Monday, 4 March 2013

An endangered orphan Amur tiger cub saved from poachers in Russian Far East

By The Siberian Times reporter
23 February 2013

Environmentalists rescued the male cub after its mother apparently died in unexplained circumstances.

The cub was trying to hunt in the taiga but due to inexperience was doomed to failure. Had wildlife specialists not intervened, he was likely to have died. 

'The tiger cub is very active and put up a fight,' said  Vladimir Vasilyev, head of the the Primorye wildlife protection service. 

It took three days to track him. 

The cub will now go to a rehabilitation centre before being released back into the wild. 
Experts think the cub is the brother of a six-month-old tigress rescued from a poachers' trap ten days earlier in a nearby location. 

She was badly injured by the trap and needed surgery in Arsenyev town to remove two claws after suffering severe damage to her paw. She was said to be in a 'weak' condition but is now undergoing rehabilitation in Ussuriysk.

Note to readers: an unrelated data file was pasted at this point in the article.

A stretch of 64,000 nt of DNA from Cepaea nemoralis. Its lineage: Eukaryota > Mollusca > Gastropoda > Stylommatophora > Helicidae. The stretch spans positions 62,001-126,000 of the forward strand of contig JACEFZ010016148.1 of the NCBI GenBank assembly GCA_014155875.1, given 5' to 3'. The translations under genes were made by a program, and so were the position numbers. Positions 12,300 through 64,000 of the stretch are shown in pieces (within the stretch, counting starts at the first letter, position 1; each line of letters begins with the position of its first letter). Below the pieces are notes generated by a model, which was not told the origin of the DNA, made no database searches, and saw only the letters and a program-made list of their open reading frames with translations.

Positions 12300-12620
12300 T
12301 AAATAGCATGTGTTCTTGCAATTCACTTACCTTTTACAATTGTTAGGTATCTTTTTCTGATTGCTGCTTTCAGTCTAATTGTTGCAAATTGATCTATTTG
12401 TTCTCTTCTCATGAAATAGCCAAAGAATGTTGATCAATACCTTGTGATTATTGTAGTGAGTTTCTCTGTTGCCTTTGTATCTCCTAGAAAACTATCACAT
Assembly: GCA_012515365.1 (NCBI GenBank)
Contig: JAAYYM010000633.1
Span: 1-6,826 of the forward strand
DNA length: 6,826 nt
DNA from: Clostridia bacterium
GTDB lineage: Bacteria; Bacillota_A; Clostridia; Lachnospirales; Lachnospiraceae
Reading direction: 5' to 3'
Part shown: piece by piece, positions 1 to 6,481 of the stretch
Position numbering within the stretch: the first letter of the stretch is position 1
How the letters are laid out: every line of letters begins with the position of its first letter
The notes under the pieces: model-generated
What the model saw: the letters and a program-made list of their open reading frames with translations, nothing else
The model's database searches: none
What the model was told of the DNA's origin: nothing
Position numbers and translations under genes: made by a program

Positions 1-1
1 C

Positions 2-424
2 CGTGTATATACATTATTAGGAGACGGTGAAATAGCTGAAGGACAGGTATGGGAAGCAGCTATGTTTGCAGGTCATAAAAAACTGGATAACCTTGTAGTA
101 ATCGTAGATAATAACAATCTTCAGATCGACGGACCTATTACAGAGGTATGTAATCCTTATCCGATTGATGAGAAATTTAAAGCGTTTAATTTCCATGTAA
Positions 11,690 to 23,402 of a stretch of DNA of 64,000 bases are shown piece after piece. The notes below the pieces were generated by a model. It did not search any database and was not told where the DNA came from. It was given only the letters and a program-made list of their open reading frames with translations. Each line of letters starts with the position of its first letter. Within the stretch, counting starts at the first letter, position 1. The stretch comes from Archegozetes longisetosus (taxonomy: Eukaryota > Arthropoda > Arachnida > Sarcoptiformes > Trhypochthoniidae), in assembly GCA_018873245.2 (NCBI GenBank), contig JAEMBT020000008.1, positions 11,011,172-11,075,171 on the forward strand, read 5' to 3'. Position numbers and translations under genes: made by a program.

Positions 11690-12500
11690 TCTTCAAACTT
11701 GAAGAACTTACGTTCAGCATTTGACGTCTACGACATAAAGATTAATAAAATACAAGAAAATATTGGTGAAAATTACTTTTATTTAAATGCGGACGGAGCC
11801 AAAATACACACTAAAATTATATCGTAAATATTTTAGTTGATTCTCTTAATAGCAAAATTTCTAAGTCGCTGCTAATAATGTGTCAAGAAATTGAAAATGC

It was not immediately clear why the mother had died, but poaching continues to be a threat despite huge efforts from the Russian and Chinese governments along with voluntary wildlife groups to save the endangered species. Estimates suggest around 450 of the creatures remain in the wild. 

But up to 50 Amur tigers are slaughtered illegally by poachers each year despite efforts to crackdown on hunting. The species remain on the endangered list.

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